by Bruce TierneyJuly, 2004
Tip of the dark continent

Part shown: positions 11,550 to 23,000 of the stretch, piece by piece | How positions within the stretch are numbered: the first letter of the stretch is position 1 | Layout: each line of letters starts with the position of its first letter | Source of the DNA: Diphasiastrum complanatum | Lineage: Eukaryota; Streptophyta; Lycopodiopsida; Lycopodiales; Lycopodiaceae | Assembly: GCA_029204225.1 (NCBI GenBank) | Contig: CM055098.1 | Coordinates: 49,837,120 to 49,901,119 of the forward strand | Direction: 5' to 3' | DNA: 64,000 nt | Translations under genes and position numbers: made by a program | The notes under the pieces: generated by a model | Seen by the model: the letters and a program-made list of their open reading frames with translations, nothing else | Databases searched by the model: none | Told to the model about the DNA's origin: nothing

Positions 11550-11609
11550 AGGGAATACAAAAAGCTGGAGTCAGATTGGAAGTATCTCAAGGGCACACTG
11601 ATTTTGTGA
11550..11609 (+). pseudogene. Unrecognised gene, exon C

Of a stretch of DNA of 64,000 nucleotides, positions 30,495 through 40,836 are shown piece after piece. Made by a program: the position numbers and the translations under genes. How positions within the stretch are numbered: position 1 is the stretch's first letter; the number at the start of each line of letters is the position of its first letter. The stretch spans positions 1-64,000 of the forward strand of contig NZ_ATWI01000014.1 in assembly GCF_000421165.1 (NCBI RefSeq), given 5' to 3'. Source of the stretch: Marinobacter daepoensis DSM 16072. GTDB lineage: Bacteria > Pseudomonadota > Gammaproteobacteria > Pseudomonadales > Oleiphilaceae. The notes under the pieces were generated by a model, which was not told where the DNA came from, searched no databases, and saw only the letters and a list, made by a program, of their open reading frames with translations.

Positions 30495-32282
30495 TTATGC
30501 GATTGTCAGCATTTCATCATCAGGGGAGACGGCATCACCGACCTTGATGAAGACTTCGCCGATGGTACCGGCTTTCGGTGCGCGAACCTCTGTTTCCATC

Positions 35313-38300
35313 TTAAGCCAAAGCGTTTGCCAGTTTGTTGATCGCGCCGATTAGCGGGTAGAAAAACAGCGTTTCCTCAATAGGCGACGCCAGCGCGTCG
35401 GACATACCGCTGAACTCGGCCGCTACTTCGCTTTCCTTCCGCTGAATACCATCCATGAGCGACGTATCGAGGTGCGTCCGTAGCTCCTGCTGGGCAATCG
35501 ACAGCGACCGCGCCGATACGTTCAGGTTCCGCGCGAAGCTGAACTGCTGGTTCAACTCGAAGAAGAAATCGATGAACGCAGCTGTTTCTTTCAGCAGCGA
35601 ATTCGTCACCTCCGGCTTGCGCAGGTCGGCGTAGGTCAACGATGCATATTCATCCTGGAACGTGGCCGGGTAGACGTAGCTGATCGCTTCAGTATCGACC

There have been any number of exceptional mysteries set in southern Africa over the years, from James McClure's cracking police procedurals featuring Inspector Kramer and his Bantu assistant, Mickey Zondi, to Alexander McCall Smith's whimsical Botswana novels. Cape Town author Deon Meyer appears poised to join their ranks with the U.S. release of Heart of the Hunter, a taut post-Apartheid thriller pitting a common man against a corrupt government. Well, perhaps "common man" is a bit of a stretch, as the protagonist, Thobela "Tiny" Mpayipheli, is a giant of a man, a former government assassin. Still, in his defense, he has settled into a calm life with a lovely woman and her son, and he wants nothing more than to be left in peace. It is not to be. In the space of 48 hours, he will steal a motorcycle, bid his family farewell and find himself the target of a nationwide manhunt. On his purloined BMW, Mpayipheli threads his way through the South African back country, with the government in hot pursuit, in attack helicopters, no less! Breakneck pacing, staccato dialog if ever a book had "movie" written all over it, Heart of the Hunter is it (think Mystic River meets Rambo, in a setting suggesting The Gods Must Be Crazy).